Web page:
Stories: These are narratives told by the founders, staff, and leaders of past exploits, milestones, challenges, successes, and aspirations. Stories are known to shape cultures when they are told the right way. Over time stories become legends and take on a life of their own in affecting the way people think, act, and view the world (and workplace) around them. Stories are a powerful way to tell and convey the values and extend the heritage of any organisation.

Rituals & symbols: These are activities that are done regularly and repeated frequently by a team or department. They reinforce the values and beliefs of an organisation in practical and substantial ways. Examples of rituals include training, orientation, and employee’s day or week. While Symbols are unspoken messages within and outside an organisation that are conveyed through images such as the company logos, colours, icons, and even mental images held by employees.

Espoused values: The EV element explains how an organisation, through its management team, explains its culture to insiders (employees, members), allies (investors, clients), and the outsiders (general public). These espoused values are expressed in official documents like official policies, procedure documents, handbooks, manuals, vision, press releases, mission statements, flyers, souvenirs, and so on.

Assumptions: These are hidden beliefs, only discovered after one has been in an organisation for a while. These hidden beliefs are not written but are often understood and followed by all or most persons in the organisation. These elements are not documented anywhere, but the people practice them, nonetheless. They are the traditional unofficial ways things are done in any organisation. When new people join an organisation, without being told or taught, they tend to pick up assumptions over time.

Having looked at the different elements of organisational culture, let’s look at the different types of corporate cultures that exist. For the purpose of this publication, we will narrow down to four organisational cultures, and how they are exhibited in every organisation.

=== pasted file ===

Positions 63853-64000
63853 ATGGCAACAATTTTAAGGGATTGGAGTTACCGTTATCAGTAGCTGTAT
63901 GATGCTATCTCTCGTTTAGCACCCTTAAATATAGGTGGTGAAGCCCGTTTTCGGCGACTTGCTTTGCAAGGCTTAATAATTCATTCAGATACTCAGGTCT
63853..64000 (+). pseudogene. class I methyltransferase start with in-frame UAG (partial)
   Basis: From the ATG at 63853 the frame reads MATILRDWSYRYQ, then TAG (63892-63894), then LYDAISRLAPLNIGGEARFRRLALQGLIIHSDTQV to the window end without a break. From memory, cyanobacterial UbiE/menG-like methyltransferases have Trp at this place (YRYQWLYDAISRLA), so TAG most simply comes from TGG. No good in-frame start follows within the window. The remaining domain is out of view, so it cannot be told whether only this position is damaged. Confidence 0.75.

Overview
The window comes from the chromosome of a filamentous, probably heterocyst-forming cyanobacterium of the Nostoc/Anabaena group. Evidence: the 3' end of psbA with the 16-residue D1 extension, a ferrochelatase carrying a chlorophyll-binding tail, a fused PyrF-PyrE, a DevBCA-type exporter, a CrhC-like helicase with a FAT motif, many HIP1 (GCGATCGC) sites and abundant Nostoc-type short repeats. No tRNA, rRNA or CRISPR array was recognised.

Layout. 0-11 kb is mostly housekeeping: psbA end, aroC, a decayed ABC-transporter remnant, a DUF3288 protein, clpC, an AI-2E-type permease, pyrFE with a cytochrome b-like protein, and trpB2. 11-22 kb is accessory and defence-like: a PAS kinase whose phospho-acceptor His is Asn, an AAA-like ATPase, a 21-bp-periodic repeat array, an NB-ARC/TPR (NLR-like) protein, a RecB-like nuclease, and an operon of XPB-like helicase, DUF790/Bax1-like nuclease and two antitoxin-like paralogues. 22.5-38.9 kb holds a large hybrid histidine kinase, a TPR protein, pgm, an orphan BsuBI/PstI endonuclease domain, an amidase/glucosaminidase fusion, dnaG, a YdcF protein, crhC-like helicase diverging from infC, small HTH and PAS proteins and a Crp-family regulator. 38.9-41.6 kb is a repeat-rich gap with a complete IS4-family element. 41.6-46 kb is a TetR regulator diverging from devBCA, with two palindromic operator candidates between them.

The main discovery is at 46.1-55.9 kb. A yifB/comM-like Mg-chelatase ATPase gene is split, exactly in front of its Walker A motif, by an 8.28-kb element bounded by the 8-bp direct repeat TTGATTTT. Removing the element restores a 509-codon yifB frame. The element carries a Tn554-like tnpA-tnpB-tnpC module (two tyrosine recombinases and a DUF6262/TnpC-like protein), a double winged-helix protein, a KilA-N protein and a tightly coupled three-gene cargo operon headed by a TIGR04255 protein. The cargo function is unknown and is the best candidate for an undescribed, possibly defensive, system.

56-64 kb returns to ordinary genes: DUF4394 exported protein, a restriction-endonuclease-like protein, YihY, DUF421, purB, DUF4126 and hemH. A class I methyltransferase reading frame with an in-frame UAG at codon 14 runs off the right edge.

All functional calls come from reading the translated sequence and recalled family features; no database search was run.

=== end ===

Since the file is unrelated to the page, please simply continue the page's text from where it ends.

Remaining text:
Clan culture: Collaboration is the buzz word in this type of culture. Members of this culture share and have a lot of common interests and view themselves as part of a big family. The leadership style that is often manifested in this kind of culture environment is the one of mentoring, coaching, and brotherhood. What binds this kind of organisation is mutually held traditions and shared commitment. The espoused values for this culture are things like teamwork, communication, openness, and consensus.

Adhocracy culture: Energy and creativity are the buzzwords in this type of culture. Members of the culture are continually encouraged to take risks and explore new or better ways of doing things. Employees in this kind of environment are innovators, disruptors, entrepreneurs, or intrapreneurs. What holds this type of culture together are virtues like experimentation, can-do spirit, agility, and the freedom to try new things.

Market culture: This culture is built on the dynamics of achieving concrete results, marketplace rivalry, domination, or competition. The focus of this culture is goal-oriented born out of a desire to win large or all market share. The leadership style often showcased by management in this type of culture is marked by toughness, big ambition, and a demanding disposition. Usually, the factor that holds this culture together is the common goal to succeed and win over rivals. The espoused values for this culture include things like market share dominance, takeover, high shareholder value, and profitability.

Hierarchy culture: This culture is founded on both structure and control. It is characterised by a formal environment with strict institutional procedures that guide the organisation and the behaviour of its people. The leadership style that often works in this culture is one of organised coordination and monitoring. Efficiency and predictability are what bind people that operate in this culture, and the espoused values for this culture are consistency, hierarchy, and uniformity. Think of the military or government agencies; they usually work with this type of culture.

Do look out for a continuation of this article next week Friday.